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Modelling the Steering System Motion on the steering system is ‘locked’ during the initial static analysis Downward motion of vehicle body and steering rack relative to suspension during static equilibrium Connection of tie rod causes the front wheels to toe out

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Modelling the Steering System COUPLER

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Modelling a Speed Controller Dummy transmission part located at mass centre of the body FRONT WHEELS REV TORQUE COUPLER

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Comparison with Track Test (Lane Change)

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Case Study – Dynamic Index Investigation Tests Performed at the Prodrive Fen End Test Facility: Coordinated by Damian Harty Coventry University Subaru Vehicle

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Calibration of Dynamic Index High DI = 1.02Mid DI = 0.92Low DI = 0.82 Front Ballast48 kg27 kg5.5 kg Rear Ballast57 kg29 kg0 kg Central Ballast40.5 kg90 kg140 kg Vehicle Ballast Conditions:

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Calibration of Dynamic Index Excel Spreadsheet ADAMS Simulation Prodrive Inertia Rig (Quadrifiler)

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Calibration of Dynamic Index ADAMS Quadrifiler Simulation:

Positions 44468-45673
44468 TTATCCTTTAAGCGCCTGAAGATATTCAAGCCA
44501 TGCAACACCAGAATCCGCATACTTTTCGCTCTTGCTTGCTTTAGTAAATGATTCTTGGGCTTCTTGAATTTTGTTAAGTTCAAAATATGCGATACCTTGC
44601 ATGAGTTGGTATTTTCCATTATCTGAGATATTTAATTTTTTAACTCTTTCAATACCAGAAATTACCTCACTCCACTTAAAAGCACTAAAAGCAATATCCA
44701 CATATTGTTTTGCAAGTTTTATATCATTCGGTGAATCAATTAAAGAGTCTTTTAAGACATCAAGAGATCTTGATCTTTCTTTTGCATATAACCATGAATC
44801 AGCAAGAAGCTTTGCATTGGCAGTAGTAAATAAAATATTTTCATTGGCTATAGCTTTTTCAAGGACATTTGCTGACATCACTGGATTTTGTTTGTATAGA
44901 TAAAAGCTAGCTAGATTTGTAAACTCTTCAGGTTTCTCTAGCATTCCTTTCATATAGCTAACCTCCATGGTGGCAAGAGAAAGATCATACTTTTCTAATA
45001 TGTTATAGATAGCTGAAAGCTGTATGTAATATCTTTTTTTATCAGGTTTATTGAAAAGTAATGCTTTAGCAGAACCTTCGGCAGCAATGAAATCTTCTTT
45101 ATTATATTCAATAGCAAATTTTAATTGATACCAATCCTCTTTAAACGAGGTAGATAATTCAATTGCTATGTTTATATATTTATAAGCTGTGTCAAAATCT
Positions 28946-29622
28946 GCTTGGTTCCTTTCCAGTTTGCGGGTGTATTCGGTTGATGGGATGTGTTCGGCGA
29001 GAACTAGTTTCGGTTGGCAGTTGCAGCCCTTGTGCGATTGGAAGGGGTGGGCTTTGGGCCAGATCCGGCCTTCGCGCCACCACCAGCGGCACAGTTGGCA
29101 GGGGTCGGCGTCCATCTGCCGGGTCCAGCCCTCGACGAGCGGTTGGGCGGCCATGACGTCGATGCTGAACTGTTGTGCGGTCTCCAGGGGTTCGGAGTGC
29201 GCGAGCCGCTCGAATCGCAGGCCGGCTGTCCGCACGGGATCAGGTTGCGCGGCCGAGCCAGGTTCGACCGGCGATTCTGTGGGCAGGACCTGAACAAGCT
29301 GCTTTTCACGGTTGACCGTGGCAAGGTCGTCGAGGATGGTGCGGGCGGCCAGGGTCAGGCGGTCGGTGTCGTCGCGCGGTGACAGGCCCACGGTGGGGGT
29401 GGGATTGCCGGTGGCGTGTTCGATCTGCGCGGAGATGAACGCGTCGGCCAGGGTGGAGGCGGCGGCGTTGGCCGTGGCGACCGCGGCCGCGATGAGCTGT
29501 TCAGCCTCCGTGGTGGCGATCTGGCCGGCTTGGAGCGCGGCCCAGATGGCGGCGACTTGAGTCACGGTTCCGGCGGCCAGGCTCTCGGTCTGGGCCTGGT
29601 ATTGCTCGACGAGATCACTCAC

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Tests Performed at the Prodrive Fen End Test Facility: Basalt Strip X2 Lane change (50MPH) 0.3g and 0.8g Step steer Sine wave steering input increased frequency (50MPH) Lift off and turn in Lane change (60MPH) 3 Expert Drivers (Prodrive) 1 Experienced Automotive Engineer (Coventry University) 5 Non-Expert Student Drivers (Coventry University) 3 Settings of Dynamic Index (0.82, 0.92 and 1.02) Proving Ground Tests

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Driving on Wet Basalt Non-Expert Expert Driver

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ADAMS Simulations

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Example Results Proving Ground Results ADAMS Results

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Subjective Assessment Example Questionnaire

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Subjective Assessment Example Questionnaire

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Subjective Assessment

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Driver 1 Driver 2 Driver 3 Subjective Assessment

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Driver 1 Driver 2 Driver 3 Subjective Assessment

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Conclusions Dynamic index (DI) is an important modifier of vehicle handling performance. Subjective assessment indicates a DI of 0.92 is desirable. Experienced drivers may prefer a more “agile” vehicle with a low DI. Non-expert drivers may prefer a more “forgiving” car with a high DI. A detailed validated multi-body systems model of a vehicle allows in depth analysis of responses that may be difficult to measure on the proving ground. Subjective/objective correlation remains a challenge in vehicle dynamics

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Tutorial 8 – Planning Full Vehicle Models Demonstration of Roll Stiffness Model in Solver File Fiala and Road Data Files AView Demonstrations of Lane Change Parameter changes such as CM height